We went out to San Jacinto Wildlife Area looking for the Gyrfalcon… again. We went prepared with hot drinks, hats and gloves to keep from freezing. In that, we were mostly successful, but in finding the jeer-falcon, not so much. The greater San Jacinto Wildlife Area has had a fabulous winter for raptors. In addition to the ‘mythical’ Gyrfalcon, the four basic falcons, American Kestrel, Merlin, Prairie and Peregrine were all present. Everywhere we looked, there was either a Northern Harrier or a White-tailed Kite, and Red-tails were seemingly more numerous than crows. Along Gilman Springs Road was an overwintering dark-phase Swainson’s Hawk that was rather shy. The fields around Alessandro and Davis Roads harbored many Ferruginous Hawks, including several dark-phase birds. Ospreys were fairly common, and both Bald and Golden Eagles were recorded. At least two Rough-legged Hawks were found this winter, and a Harlan’s Hawk was seen regularly. Both Cooper’s and Sharp-shinned Hawks were also present, and if you hung around until evening, it wasn’t hard to find 3-4 Short-eared Owls flying over the marshes along Bridge Street. Other birders alerted us this Burrowing Owl hunkered down right next to the levy road. It was not particularly pleased to see us!
After 2 or 3 hours of waiting, we packed it in to go look for birds that could actually be seen. Down by San Jacinto Creek, we found a small flock of Mountain Bluebirds – not a rare bird here, but certainly a pretty one. Further up Davis Road into an area of dryer grasslands and sage chaparral, there were hundreds of sparrows, including many White-crowned, with a few bright Savannah Sparrows and the occasional Vesper Sparrow mixed in. Canyon and Rock Wrens were both singing from the tops of boulders along Davis Road and a distant Greater Roadrunner was moaning out his love song from further away.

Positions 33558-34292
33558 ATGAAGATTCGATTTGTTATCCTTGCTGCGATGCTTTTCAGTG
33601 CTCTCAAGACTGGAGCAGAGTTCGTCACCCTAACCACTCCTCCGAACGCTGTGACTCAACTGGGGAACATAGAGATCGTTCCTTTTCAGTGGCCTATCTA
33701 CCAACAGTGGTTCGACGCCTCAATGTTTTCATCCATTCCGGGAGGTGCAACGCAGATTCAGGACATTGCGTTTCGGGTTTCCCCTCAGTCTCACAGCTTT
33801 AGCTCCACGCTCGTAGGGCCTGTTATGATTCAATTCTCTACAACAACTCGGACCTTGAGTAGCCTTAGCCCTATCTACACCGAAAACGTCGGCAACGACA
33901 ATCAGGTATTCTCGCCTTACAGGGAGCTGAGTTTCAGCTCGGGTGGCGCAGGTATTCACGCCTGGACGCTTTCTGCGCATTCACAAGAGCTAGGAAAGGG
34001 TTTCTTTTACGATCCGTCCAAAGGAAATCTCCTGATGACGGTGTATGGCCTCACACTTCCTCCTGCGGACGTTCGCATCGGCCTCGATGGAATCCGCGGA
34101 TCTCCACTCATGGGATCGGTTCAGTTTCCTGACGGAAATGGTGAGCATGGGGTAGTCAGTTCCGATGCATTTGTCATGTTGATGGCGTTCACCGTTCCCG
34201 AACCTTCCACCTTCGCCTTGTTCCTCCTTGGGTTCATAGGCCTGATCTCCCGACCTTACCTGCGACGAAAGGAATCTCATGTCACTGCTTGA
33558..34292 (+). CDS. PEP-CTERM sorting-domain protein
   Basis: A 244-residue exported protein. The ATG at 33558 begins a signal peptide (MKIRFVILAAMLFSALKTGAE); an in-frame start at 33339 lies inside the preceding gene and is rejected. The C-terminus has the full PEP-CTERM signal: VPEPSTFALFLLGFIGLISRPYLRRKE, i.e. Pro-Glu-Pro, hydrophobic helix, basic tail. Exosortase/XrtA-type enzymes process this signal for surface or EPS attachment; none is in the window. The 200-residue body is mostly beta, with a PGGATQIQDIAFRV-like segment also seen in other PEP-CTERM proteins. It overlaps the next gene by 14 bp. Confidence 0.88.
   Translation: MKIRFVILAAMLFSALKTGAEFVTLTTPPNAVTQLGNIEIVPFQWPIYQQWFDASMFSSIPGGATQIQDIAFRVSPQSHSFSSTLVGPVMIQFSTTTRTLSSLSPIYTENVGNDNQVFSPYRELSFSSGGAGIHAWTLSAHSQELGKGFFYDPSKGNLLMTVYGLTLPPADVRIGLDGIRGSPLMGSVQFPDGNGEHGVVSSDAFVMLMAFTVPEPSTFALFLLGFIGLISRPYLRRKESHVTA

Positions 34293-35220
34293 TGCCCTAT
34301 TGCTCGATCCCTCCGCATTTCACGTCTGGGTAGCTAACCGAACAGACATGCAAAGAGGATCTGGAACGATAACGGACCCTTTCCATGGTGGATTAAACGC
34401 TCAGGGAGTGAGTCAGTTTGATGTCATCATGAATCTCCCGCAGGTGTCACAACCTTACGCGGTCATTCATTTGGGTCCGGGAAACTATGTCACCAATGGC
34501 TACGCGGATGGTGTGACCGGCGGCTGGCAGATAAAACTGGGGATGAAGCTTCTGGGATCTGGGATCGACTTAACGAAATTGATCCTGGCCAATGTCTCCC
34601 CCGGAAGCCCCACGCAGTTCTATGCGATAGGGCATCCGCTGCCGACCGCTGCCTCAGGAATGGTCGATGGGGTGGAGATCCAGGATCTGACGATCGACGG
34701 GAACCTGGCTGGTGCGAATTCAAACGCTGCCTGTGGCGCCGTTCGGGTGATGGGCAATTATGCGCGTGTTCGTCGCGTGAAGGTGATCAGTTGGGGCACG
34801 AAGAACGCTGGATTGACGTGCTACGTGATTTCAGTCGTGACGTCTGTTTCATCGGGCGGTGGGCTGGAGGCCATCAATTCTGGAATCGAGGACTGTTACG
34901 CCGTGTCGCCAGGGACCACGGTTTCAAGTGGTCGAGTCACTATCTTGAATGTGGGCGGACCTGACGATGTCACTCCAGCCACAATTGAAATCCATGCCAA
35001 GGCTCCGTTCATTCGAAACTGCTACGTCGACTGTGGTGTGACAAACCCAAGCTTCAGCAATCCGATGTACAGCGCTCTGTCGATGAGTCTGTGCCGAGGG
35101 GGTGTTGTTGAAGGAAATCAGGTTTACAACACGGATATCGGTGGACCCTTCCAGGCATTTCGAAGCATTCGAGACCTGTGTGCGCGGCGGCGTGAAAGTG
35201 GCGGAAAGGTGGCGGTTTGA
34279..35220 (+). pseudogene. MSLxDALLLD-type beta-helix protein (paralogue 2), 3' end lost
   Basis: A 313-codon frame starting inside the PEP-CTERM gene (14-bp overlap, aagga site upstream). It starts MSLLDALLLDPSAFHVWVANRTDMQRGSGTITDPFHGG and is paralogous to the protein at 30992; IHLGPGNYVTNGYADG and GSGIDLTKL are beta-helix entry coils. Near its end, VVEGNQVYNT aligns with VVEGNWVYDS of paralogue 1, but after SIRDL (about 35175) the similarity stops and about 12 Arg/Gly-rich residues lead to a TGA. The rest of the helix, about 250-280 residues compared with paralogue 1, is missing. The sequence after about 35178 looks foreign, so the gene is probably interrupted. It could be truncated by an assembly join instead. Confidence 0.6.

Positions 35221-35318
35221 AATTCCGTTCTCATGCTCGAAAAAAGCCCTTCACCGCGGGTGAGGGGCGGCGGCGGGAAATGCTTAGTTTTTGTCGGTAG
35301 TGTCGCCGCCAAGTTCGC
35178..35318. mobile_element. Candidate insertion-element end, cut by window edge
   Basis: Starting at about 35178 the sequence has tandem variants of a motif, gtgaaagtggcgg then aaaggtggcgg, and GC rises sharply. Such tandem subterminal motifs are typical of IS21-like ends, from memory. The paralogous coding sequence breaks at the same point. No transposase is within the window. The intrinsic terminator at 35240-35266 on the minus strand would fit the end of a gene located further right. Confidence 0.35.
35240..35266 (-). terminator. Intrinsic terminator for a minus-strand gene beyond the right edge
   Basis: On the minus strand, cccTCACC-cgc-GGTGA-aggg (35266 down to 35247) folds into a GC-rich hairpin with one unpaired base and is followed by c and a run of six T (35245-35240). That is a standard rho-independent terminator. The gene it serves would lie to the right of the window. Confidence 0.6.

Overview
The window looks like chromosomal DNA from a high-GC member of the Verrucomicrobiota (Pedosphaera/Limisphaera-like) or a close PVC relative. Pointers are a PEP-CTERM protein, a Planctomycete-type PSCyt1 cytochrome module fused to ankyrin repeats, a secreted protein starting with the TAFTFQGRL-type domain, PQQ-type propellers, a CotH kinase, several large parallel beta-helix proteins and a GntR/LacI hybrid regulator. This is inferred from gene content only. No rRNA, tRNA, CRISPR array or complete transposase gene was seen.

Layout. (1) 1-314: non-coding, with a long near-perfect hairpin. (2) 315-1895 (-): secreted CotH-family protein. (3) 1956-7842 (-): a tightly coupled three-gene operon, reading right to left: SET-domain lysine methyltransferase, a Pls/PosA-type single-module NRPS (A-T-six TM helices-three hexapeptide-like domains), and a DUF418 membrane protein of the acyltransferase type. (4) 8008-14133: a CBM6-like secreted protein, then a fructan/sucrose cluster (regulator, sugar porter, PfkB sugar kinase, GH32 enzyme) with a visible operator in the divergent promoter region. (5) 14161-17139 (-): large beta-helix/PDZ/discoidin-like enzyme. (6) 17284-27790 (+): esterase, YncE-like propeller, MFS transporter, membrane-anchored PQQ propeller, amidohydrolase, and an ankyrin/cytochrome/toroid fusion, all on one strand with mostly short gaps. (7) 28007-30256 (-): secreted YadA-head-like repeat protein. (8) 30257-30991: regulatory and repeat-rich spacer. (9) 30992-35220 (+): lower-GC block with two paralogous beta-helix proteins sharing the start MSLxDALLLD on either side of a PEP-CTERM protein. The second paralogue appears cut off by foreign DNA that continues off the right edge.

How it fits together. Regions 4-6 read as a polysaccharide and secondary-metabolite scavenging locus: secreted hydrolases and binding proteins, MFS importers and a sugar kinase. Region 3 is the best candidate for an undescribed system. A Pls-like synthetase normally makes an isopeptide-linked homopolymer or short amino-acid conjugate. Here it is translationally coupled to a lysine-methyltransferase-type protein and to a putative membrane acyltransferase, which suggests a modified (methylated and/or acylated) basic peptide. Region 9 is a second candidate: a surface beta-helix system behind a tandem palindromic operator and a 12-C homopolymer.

The real star of the show up there was the Sage Thrashers. When we first heard reports of upwards of 30 thrashers in that location, it didn’t sound real, but there they were! For a while, we had half a dozen sitting on fence posts like meadowlarks while others were running around like robins in the grass behind them. You could hear the occasional one singing from a perch in the sage behind while you looked at more than a dozen right in front of you. It was really spectacular!
All pictures were taken with a Nikon CoolPix P300 digital camera attached to a Kowa TSN-883 spotting scope, using a Vortex PS-100 adapter attached to a Kowa TSN DA-10